“Live your dream and share your passion.”
Just before heading into the mountains I did two different home stays. First, I stayed with a family who invited me in after I bought oranges from them. There were five children in the family, plus a cousin or two who seemed to live there as well, making for a busy household. They described themselves as Nepali middle class (everyone is very aware here where they stand in society), and though they don’t have much money to spare, all of the children attend (or attended) a private English medium school in order to ensure a future for them. The three girls did everything, the laundry, cleaning, cooking, and running the small fruit stand they owned. The two boys on the other hand just got to run around and play all day. I definitely think they got the better deal! I then stayed with one of their neighbors, a wealthier family who was very nice and made me feel at home without it being overwhelming.
From there I started heading to Pokhara. I was under the impression that I would be climbing at least 3,000m, that it would be cold, and that I would have snow covered peaks all around me. Boy was I wrong. Though the road beautiful, it was just the rolling foothills of the real mountains which are still very far away. Though I did climb a bit, every time I went up, I went down almost just as much. Now that I have made it to Pokhara I am still at less than 1,000m, and unfortunately, it is still warm enough to walk around in just a t-shirt during the day.
Though I stayed in hotel rooms along the way, I spent one night with a women and her children in, what we would call, an apartment. It was a building where everyone rented just one room, no matter how many people were sleeping inside. It seemed to be mostly women and children, as the fathers had jobs that took them away for days, and sometimes weeks or months, at a time (drivers and the army).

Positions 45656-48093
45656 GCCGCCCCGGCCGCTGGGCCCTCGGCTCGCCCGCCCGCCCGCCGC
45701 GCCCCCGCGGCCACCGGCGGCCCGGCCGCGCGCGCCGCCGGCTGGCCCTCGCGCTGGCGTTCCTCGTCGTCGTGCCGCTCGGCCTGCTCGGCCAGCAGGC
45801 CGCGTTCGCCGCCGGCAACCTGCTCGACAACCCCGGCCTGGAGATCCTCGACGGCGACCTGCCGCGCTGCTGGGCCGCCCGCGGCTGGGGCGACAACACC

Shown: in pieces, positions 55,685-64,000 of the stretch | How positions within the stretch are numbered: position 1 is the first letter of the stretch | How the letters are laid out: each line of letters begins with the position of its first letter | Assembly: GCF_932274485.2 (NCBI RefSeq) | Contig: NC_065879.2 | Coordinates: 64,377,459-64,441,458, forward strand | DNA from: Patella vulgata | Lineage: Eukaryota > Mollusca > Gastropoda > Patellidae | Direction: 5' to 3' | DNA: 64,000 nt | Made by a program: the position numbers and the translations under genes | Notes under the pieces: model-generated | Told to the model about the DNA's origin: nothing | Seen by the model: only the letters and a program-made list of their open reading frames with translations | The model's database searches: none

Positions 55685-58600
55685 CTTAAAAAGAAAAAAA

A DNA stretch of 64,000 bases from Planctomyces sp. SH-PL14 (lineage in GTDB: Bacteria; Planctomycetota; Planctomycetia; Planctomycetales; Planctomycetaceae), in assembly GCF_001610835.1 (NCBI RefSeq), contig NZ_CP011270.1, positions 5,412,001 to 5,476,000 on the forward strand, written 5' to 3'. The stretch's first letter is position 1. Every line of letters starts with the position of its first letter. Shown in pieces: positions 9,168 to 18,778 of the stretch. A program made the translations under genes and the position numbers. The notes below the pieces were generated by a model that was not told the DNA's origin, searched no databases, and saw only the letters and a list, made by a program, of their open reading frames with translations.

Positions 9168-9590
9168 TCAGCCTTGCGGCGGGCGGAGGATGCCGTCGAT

What shocked me most along this section was the number of tourist buses. There were Nepali, Indian, and western buses and vans alike passing me every ten minutes. There were even huge “western” tour buses holding people who had payed thousands of dollars for a two week all inclusive tour (with a guide, nice hotel rooms, spending only a day or two in the most touristy towns). It was amusing for me to see them as I am not accustomed to meeting anyone but backpackers, but Nepal, and especially Pokhara, is such a popular tourist destination now that everyone, even those who travel in comfort, make their way here.
Then I arrived in Pokhara, the most touristy town I have ever seen. Of course there is still a sections with locals (it is large, Nepal’s third largest city) but by the lake, there are thousands of guest houses and tourist restaurants that run for a few kilometers. I am not exaggerating either, there are literally thousands upon thousands, with more popping up every year. The wealthier section is filled with Indian and Nepali tourists (only the wealthy can afford to travel in these countries, and they always travel in lux), as well as the rich western tour groups, while the other end of the lake, where I was, was for us backpackers or cyclists on a budget. It was touristy, clean, and easy… Which made for a perfect spot for me to take a little vacation.
People always ask me where I shower when I am out camping. Well, rivers and lakes are obviously nice, but sometimes the water source at the side of the road is just as convenient (as long as you can ignore all the trash).